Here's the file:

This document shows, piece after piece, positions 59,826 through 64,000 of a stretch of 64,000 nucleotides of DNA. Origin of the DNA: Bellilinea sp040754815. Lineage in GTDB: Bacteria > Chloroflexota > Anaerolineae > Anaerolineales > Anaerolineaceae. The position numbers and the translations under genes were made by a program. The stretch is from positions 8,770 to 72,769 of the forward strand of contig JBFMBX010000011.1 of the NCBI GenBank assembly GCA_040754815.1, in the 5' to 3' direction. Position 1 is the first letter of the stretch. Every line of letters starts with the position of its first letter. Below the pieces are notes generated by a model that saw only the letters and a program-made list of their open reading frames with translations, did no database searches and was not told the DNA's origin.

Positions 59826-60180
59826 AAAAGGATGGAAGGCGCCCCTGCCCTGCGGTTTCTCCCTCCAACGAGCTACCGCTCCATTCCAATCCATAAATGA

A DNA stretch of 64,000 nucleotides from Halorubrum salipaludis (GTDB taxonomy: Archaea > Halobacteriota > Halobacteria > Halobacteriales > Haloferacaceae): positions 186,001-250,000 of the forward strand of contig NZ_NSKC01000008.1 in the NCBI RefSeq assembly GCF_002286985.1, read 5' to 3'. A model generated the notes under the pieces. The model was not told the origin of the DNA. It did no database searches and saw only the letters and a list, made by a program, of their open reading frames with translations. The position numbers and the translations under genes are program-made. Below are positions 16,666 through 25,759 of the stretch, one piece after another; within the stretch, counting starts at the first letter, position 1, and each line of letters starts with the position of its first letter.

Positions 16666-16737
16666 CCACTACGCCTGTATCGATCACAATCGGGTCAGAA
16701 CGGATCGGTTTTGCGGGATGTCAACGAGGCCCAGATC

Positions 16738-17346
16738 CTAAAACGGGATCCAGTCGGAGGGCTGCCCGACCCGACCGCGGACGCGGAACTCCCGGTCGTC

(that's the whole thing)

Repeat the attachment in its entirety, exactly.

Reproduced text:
This document shows, piece after piece, positions 59,826 through 64,000 of a stretch of 64,000 nucleotides of DNA. Origin of the DNA: Bellilinea sp040754815. Lineage in GTDB: Bacteria > Chloroflexota > Anaerolineae > Anaerolineales > Anaerolineaceae. The position numbers and the translations under genes were made by a program. The stretch is from positions 8,770 to 72,769 of the forward strand of contig JBFMBX010000011.1 of the NCBI GenBank assembly GCA_040754815.1, in the 5' to 3' direction. Position 1 is the first letter of the stretch. Every line of letters starts with the position of its first letter. Below the pieces are notes generated by a model that saw only the letters and a program-made list of their open reading frames with translations, did no database searches and was not told the DNA's origin.

Positions 59826-60180
59826 AAAAGGATGGAAGGCGCCCCTGCCCTGCGGTTTCTCCCTCCAACGAGCTACCGCTCCATTCCAATCCATAAATGA

A DNA stretch of 64,000 nucleotides from Halorubrum salipaludis (GTDB taxonomy: Archaea > Halobacteriota > Halobacteria > Halobacteriales > Haloferacaceae): positions 186,001-250,000 of the forward strand of contig NZ_NSKC01000008.1 in the NCBI RefSeq assembly GCF_002286985.1, read 5' to 3'. A model generated the notes under the pieces. The model was not told the origin of the DNA. It did no database searches and saw only the letters and a list, made by a program, of their open reading frames with translations. The position numbers and the translations under genes are program-made. Below are positions 16,666 through 25,759 of the stretch, one piece after another; within the stretch, counting starts at the first letter, position 1, and each line of letters starts with the position of its first letter.

Positions 16666-16737
16666 CCACTACGCCTGTATCGATCACAATCGGGTCAGAA
16701 CGGATCGGTTTTGCGGGATGTCAACGAGGCCCAGATC

Positions 16738-17346
16738 CTAAAACGGGATCCAGTCGGAGGGCTGCCCGACCCGACCGCGGACGCGGAACTCCCGGTCGTC